By Clause 2 we are going a long way to whittle down the rights which it is the main object of the Bill to confer on these workmen—miners and others—who suffer this kind of disease and all plaintiffs in this category. We want to put them on an equality with all other people who have a cause of action because of personal injuries. If Clause 2 is to stand, they are not put on an equality. They will not have the same right as every other citizen of the realm has of bringing his action. Like everybody else he has to take the chances of success and the hazards of not knowing the defendant's case. In the ordinary way a plaintiff does not have to produce his evidence until a later stage of the trial. He has the right to adduce further evidence after he has issued his writ which is not in his possession at the time of the issue of the writ. This class of people are denied these advantages and opportunities enjoyed by the ordinary citizen. A man in this class cannot bring an action, unless he goes through the process of first satisfying the court by the production of evidence on oath that he has a prima facie case, both on the merits and on the point under the Limitation Act.

Why should he have to do that? It throws an additional burden on him. It makes him hesitate perhaps doubly before he exercises his rights. It may give the defendant an opportunity of knowing well in advance what case he has to meet. It would seem also to deprive the plaintiff of the opportunity of adducing further evidence at a later stage. If he brought an action in the ordinary way he might succeed, but he may find that under this procedure for same reason or other he cannot overcome this first hurdle. He may find that he cannot satisfy the judge for some purely technical reason or other and therefore cannot get his action started. It is quite wrong in principle that this unusual burden contained in Clause 2 should be put upon him. The object of the Amendment is therefore to delete Clause 1(1)(a) and the whole of Clause 2.

Mr. W. R. van Straubenzee (Wokingham)

As I have not previously had the opportunity of catching your eye at this stage of the Bill, Mr. Speaker, may I in prefacing what I have to say on the Amendment make clear and underline that I, too, most warmly support the general principles of the Bill? I am as emphatic as any other hon. Member in trusting and believing that the House will in due time give it a Third Reading, because it clearly contains most advantageous provisions.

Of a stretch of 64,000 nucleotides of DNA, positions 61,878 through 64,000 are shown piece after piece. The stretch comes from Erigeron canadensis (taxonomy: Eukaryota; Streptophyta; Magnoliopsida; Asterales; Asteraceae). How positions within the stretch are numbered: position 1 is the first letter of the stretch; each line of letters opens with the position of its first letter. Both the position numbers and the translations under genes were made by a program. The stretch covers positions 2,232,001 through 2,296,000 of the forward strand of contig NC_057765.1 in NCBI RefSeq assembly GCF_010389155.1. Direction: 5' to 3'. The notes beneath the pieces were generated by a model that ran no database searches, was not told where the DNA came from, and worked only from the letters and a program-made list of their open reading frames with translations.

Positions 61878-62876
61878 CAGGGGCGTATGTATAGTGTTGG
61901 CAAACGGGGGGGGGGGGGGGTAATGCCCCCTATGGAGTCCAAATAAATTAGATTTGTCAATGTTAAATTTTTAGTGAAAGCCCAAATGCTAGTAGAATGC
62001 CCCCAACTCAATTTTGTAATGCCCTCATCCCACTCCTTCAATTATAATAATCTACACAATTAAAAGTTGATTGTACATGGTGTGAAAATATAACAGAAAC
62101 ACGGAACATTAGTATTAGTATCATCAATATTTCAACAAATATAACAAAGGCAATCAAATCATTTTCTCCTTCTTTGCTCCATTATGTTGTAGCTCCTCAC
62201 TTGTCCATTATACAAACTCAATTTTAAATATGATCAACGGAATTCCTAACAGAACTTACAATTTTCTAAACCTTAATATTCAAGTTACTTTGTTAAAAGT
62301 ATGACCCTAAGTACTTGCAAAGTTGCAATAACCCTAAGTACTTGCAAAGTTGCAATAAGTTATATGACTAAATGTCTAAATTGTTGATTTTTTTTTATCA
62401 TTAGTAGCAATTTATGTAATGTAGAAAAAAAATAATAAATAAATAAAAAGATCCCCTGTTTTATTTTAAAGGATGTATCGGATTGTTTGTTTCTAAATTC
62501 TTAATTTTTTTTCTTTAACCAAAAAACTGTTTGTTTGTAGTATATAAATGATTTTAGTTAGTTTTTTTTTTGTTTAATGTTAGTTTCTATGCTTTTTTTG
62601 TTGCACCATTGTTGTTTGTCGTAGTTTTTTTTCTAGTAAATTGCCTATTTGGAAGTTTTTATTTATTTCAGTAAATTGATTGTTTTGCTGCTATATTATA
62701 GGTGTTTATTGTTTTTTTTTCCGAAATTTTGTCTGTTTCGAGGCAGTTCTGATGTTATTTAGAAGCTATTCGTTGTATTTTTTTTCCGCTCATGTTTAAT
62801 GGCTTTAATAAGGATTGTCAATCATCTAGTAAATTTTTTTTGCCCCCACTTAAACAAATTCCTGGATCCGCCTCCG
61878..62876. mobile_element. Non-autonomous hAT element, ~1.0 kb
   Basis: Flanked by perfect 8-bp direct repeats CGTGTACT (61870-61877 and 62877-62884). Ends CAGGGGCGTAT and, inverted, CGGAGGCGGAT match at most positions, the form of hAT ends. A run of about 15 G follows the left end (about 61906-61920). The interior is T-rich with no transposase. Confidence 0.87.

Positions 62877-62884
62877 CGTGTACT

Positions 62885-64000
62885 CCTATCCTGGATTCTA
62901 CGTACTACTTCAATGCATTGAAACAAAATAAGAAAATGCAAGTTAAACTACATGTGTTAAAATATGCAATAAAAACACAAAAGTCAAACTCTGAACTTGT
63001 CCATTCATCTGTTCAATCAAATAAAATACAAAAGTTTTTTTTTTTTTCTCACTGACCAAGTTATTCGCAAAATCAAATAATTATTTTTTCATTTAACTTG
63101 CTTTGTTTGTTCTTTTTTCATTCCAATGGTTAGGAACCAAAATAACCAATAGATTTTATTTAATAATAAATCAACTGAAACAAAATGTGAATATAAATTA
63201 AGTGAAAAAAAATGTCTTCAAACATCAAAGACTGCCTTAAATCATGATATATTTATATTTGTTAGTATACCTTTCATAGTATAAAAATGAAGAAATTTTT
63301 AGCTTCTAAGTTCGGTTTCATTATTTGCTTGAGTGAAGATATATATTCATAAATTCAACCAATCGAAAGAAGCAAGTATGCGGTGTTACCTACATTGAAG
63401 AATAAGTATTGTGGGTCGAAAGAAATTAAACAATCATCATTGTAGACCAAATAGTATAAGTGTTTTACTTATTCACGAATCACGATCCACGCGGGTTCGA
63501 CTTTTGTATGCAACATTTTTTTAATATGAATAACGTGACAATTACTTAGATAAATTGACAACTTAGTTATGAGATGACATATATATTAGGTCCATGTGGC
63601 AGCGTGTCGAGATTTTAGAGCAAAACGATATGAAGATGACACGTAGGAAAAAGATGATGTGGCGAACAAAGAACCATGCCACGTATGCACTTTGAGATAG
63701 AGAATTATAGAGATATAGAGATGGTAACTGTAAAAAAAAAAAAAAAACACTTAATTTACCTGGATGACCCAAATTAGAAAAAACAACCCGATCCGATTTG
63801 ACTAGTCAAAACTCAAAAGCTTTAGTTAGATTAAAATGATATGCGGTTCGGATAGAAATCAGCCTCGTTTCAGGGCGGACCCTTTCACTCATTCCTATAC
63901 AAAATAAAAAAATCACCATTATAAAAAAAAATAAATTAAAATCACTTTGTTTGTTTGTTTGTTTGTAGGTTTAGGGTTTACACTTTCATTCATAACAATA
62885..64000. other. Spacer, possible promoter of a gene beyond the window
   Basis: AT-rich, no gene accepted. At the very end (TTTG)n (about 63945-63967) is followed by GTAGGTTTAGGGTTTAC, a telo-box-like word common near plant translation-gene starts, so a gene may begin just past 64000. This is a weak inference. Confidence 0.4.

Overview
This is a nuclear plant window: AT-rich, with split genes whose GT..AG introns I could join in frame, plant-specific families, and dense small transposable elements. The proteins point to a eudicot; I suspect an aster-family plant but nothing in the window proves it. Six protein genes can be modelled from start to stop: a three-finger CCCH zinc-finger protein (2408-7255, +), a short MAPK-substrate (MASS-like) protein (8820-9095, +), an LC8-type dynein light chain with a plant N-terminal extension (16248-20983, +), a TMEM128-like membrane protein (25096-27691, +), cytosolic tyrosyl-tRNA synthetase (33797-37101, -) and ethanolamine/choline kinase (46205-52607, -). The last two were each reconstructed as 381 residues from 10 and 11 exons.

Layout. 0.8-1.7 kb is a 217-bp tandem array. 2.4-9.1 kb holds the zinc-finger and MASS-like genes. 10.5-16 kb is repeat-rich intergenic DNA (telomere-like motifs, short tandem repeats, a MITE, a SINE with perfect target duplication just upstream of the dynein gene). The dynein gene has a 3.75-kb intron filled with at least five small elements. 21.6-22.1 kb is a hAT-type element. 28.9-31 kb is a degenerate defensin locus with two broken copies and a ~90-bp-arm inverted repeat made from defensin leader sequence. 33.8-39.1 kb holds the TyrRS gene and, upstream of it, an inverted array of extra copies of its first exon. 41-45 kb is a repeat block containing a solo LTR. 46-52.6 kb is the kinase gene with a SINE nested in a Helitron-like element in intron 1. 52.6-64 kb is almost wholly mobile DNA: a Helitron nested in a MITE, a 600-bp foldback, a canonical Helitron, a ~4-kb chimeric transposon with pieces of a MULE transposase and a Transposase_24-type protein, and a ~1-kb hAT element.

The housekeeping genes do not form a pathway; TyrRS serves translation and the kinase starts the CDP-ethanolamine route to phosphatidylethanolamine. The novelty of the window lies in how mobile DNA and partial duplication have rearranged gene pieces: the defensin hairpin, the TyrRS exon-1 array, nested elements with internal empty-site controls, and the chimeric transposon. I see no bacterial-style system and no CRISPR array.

I hope that my hon. Friend the Member for Colchester (Mr. Buck), who has promoted the Bill with such distinction, will devote careful thought to the argument advanced on this point by the hon. Member for Islington, East (Mr. Fletcher). This is exactly the sort of point which will come before those whose duty it is to advise persons affected by the Bill in the first instance. That is why this is so particularly appropriately raised by the hon. Member for Islington, East, who, as we all know, is an active and practising solicitor. It falls to that profession, of which I myself am a junior member, to seek to advise those who one trusts in due time will have the advantage of these provisions of the general procedure lying before them and the hurdles, as the hon. Gentleman called them, over which the case has to be got.

I am not clear that I understood one or two matters in relation to Clause 2 which arose out of an earlier exchange between my hon. Friends the Members for Colchester and Buckinghamshire, South (Mr. Ronald Bell). I should like to be a little clearer than I am. For instance, as I understood it, my hon. Friend the Member for Colchester was emphatic that these provisions would be operated by way of affidavit evidence. I should be very gateful if my hon. Friend would make it more clear why he is able to be so emphatic about this.

Mr. Buck

I was not emphatic about it. The words I used, I think—we shall see them tomorrow—were that that is what is expected—that is, expected by me and by those with whom I have discussed the matter. One is at a loss to know of any other ex parte proceeding which is not by way of affidavit but where there is oral evidence. In the last resort, oral evidence can be given on ex parte applications. However, I am at a loss to think of an ex parte application which is otherwise than on affidavit.

Mr. van Straubenzee

I am obliged to my hon. Friend. I may very well have misunderstood how emphatic he was. He has greatly helped me by partly clearing up that point. It had left in my mind a slight doubt as to exactly how this was to be handled.